Australia, always a land of extremes

Tim Blair’s having a good laugh at a Rolling Stone article, by Jeff Goodell which is prophesying the end of Australia.

As Yasi bears down on the coast, the massive storm seems to embody the not-quite-conscious fears of Australians that their country may be doomed by global warming. This year’s disasters, in fact, are only the latest installment in an ongoing series of climate-related crises. In 2009, wildfires in Australia torched more than a million acres and killed 173 people. The Murray-Darling Basin, which serves as the country’s breadbasket, has suffered a dec­ades-long drought, and what water is left is becoming increasingly salty and unusable, raising the question of whether Australia, long a major food exporter, will be able to feed itself in the coming dec­ades. The oceans are getting warmer and more acidic, leading to the all-but-certain death of the Great Barrier Reef within 40 years. Homes along the Gold Coast are being swept away, koala bears face extinction in the wild, and farmers, their crops shriveled by drought, are shooting themselves in despair.

Australia is geologically the oldest continent on the planet. It has seen its fair share of climate change over the eons. If the rocks which make up this great land could talk, what a story they would tell. From before the time of the dinosaurs and into the Mesazoic era, where the likes of Muttaburrasaurus roamed the land, this land has seen change. The Aborigines migrated from south-east Asia 60000 years ago when an ice age resulted in the seas receding and a land bridge forming. Here they encountered the megafauna, before their chapter in history ended. From then until European settlement, the climate has been a dynamic phenomenon, and today it remains so. While the Aborigines did not record written history, leaving only their artwork and their word of mouth to document events, we do not need to look back that far to see that Australia is a land of extremes.

Circa 1903, Dorothy McKellar wrote that iconic poem.

I love a sunburnt country,
A land of sweeping plains,
Of ragged mountain ranges,
Of droughts and flooding rains.
I love her far horizons,
I love her jewel-sea,
Her beauty and her terror –
The wide brown land for me!

And Goodell thinks that droughts and bushfires, as bad as they were, are unnatural. The following are climate events that had they occurred today, would be considered unnatural by the warmist mob.

  • August 1868: tidal waves strike the NSW coast.
  • August 1870: mosquito plague in Wagga Wagga.
  • December 1874: bushfires ruins Christmas celebrations in Windsor.
  • December 1875: Christmas Eve saw a cyclone on Exmouth Gulf that killed 59 people.
  • January 1878: cyclone hits Palmerston, damaging “every building”.
  • March 1878: another cyclone devistates Cairns.
  • January 1882: Palmerston is again hit by a cyclone.
  • January 1884: Bowen, QLD is “completely destroyed” by a cyclone.
  • April 1887: a cyclone strikes Broome, the bodies of a pearling crew, being washed ashore.
  • December 1888: NSW wheat yields drop to their lowest level in 30 years.
  • January 1889: a heatwave strikes NSW, with bushfires erupting all over the state. Temperatures hit 50°C. Clocurry, QLD reaches 127.6°F.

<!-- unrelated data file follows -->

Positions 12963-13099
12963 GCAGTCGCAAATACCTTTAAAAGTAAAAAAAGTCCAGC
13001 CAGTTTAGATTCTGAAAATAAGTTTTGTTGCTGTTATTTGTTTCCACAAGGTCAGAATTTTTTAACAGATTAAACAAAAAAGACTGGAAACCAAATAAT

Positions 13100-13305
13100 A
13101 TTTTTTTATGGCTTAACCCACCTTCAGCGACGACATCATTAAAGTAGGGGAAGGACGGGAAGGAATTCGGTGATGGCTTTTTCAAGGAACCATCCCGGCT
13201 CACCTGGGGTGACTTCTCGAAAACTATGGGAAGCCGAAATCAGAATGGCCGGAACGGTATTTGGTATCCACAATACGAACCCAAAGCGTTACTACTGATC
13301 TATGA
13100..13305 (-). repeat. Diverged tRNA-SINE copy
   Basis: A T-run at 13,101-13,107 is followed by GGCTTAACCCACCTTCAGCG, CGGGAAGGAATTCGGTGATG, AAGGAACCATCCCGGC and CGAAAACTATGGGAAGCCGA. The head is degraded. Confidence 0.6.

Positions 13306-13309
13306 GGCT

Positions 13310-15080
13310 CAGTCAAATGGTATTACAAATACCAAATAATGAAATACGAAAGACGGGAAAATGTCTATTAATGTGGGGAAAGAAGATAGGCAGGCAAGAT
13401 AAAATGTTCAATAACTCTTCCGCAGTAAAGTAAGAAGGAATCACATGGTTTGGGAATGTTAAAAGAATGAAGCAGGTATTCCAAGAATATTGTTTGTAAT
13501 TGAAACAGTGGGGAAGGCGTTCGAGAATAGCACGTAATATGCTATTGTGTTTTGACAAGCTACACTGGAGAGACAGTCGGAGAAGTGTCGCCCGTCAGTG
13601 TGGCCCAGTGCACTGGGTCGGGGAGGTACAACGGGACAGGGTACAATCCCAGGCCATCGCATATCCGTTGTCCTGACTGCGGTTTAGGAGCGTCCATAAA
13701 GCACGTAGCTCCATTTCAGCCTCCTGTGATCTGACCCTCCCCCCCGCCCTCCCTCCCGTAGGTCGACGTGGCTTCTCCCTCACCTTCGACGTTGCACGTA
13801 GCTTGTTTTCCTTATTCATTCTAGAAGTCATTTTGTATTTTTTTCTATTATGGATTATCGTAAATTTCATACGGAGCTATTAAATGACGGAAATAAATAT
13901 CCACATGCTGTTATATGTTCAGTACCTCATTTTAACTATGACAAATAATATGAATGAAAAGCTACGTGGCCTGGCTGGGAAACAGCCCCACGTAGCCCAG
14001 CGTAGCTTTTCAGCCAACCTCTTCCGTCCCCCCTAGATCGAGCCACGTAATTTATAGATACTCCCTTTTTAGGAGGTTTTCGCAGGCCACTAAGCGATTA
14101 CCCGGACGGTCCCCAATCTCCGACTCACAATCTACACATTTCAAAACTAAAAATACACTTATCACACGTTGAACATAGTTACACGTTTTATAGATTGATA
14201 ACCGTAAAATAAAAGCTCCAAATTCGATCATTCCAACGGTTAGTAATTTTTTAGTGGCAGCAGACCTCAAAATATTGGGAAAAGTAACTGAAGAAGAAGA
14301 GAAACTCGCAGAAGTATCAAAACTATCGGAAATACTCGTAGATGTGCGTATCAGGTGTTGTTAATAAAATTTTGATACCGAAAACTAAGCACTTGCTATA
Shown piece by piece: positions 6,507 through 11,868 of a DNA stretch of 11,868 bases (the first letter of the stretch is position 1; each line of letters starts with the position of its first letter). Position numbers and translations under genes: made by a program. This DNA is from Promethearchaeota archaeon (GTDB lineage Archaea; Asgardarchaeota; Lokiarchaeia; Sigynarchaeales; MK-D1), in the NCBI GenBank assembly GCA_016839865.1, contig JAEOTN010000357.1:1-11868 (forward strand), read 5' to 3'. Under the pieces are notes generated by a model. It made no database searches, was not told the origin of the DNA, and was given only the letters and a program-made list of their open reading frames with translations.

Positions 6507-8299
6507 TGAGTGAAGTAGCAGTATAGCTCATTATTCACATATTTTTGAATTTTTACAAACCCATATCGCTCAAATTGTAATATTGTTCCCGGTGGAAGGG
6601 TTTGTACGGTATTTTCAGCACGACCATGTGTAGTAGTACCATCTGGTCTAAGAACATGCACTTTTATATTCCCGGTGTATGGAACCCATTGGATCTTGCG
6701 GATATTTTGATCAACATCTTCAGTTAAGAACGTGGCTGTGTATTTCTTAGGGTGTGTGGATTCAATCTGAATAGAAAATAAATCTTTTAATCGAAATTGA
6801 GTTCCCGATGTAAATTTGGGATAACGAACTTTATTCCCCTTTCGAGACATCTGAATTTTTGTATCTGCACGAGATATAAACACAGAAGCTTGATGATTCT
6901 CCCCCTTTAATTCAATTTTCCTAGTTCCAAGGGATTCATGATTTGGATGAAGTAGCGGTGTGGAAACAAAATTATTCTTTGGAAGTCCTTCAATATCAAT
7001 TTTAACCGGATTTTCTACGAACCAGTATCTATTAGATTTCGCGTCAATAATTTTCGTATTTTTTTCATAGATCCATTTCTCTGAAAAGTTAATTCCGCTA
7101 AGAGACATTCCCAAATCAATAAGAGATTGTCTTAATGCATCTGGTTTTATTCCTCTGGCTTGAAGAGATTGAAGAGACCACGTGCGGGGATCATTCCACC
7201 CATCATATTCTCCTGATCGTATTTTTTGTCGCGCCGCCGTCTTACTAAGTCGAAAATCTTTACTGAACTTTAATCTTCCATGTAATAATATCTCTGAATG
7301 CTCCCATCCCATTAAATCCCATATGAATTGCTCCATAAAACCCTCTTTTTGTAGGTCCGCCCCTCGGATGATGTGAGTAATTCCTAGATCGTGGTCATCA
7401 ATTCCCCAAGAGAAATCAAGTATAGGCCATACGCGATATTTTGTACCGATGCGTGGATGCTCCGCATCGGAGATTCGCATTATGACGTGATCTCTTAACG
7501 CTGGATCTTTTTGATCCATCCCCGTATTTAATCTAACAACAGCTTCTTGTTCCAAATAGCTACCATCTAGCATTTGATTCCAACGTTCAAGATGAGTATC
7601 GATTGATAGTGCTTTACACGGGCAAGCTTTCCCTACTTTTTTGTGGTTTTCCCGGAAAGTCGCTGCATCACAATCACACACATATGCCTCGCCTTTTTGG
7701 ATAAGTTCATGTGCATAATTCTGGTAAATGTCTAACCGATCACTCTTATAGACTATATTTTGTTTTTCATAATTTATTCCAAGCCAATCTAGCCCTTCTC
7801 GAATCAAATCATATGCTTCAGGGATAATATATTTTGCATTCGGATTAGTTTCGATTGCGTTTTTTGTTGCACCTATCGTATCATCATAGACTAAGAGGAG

• February 1893: Brisbane suffers its worst flood in 100 years.
  • January 1894: 50 are dead after a cyclone strikes the WA coast.
  • January 1896: cyclone Sigma kills 18 in Townsville.
  • January 1897: cyclone kills 28 in Darwin.
  • February 1898: severe bushfires devastate Gippsland.
  • March 1903: ten killed by cyclone in Townsville.
  • March 1906: Croydon, QLD almost destroyed by cyclone, two months after a cyclone hits Cairns and Innisfail.
  • December 1908: hurricane kills 50 in Broome.
  • November 1910: cyclone kills 40 in Broome.
  • March 1915: Southern Australia in the midst of a severe drought.
  • January 1918: cyclone levels Mackay, killing 30.
  • February 1918: winds of 180kph kill two people in Melbourne.
  • January 1919: three killed in Victorian bushfires.
  • April 1924: Marble Bar, WA suffers a streak of 161 days over 100°F.
  • February 1926: bushfires kill 30 in Victoria.
  • February 1927: cyclone damages Cairns.
  • January 1929: Sydney surrounded by bushfires as snow hits southern Tasmania.
  • April 1929: seven drown in Tasmanian floods.
  • February 1932: nine killed as bushfires ravage Gippsland.
  • March 1934: cyclone kills 75 in Queensland.
  • April 1935: cyclone kills 135 in WA.
  • January 1939: 70 killed in Victorian bushfires.
  • January 1939: nation swelters through record heatwave.
  • February 1949: four killed as cyclones hit Queensland.
  • November 1952: bushfires ravage Sydney suburbs.
  • February 1954: floods drown 16 in NSW.
  • February 1955: nine die as the Hunter River floods.
  • April 1958: cyclone destroys “almost every building” in Bowen.
  • April 1960: floods damage Hobart.
  • March 1961: bushfires destroy three small towns in rural WA.
  • January 1963: cyclone Annie kills two near Brisbane.
  • January 1964: cyclone Audrey floods NSW and Queensland.
  • February 1964: cyclone Dora  hits Queensland.
  • May 1968: four year drought breaks in NSW.
  • January 1969: Victorian bushfires kill 23.
  • January 1970: cyclone devastates the Great Barrier Reef.
  • January 1974: Brisbane floods kills eight.
  • December 1974: cyclone Tracey ruins Christmas for the residents of Darwin.

I won’t go any further because we all know that any disaster after this point was caused by humans.

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About Climate Nonconformist

Hi, I'm the climatenonconformist (not my real name), and I am a global warming skeptic, among the few in generation Y. With Australia facing the prospect of a carbon tax, we need to be asking the simple question; where is the evidence that our emissions are causing any dangerous warming?
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